We do have to talk about ships. In museums we saw Viking ships, polar expedition ships, the Kon-Tiki raft, which were impressive UNTIL we visited the Vasa, built in 1628 by Sweden’s King Gustavus Adolphus who wanted the ultimate warship for a war he initiated with Poland and Lithuania. So, using his design, he hired Dutch and Swedish shipbuilders, each taking a side of the ship. They measured lengths using their thumbs, which turned out that the Dutch and Swedish thumbs weren’t the same length, so when finished the Swedish side was shorter than the Dutch side.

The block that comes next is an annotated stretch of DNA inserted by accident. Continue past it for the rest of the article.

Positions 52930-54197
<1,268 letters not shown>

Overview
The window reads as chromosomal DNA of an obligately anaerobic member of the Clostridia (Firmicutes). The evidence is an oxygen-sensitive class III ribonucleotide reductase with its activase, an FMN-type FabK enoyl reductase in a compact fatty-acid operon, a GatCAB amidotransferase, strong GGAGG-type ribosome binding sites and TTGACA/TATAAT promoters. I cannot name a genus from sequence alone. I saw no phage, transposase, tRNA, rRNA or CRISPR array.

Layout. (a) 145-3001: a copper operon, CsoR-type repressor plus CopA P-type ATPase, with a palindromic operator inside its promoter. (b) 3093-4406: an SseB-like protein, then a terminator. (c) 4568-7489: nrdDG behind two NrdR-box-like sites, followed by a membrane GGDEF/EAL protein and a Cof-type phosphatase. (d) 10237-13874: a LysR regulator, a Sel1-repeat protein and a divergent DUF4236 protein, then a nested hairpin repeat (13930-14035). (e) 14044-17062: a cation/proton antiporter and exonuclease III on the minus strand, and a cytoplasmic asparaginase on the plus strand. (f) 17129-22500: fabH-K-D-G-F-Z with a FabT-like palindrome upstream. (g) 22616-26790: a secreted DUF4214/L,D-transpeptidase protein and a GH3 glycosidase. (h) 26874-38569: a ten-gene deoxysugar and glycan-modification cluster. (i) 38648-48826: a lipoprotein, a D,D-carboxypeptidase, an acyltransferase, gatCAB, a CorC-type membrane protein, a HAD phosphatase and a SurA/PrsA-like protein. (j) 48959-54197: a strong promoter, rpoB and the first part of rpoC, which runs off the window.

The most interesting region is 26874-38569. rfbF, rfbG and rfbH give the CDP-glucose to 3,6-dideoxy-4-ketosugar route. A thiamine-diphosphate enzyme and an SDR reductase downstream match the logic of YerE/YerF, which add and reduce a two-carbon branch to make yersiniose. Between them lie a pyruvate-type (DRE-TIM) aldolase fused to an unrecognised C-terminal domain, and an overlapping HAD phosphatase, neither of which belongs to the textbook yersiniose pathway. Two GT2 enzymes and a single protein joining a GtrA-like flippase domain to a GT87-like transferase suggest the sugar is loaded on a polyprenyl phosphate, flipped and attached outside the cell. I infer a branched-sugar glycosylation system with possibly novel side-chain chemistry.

Once it was done the king wanted more cannons added, so another level was added, making the ship too tall, too heavy, lopsided and too narrow. Seven hundred carvings were added onto the ships exterior to evoke more terror in their enemies.
It finally launched, put up four sails, caught a breeze, listed over on the small Swedish thumb side and sank immediately, killing 25; 170 soldiers were saved by small boats watching this whole event play out. The king was furious, held an inquisition and blamed the designer’s wife since the builder himself had died. It was truly a king’s folly!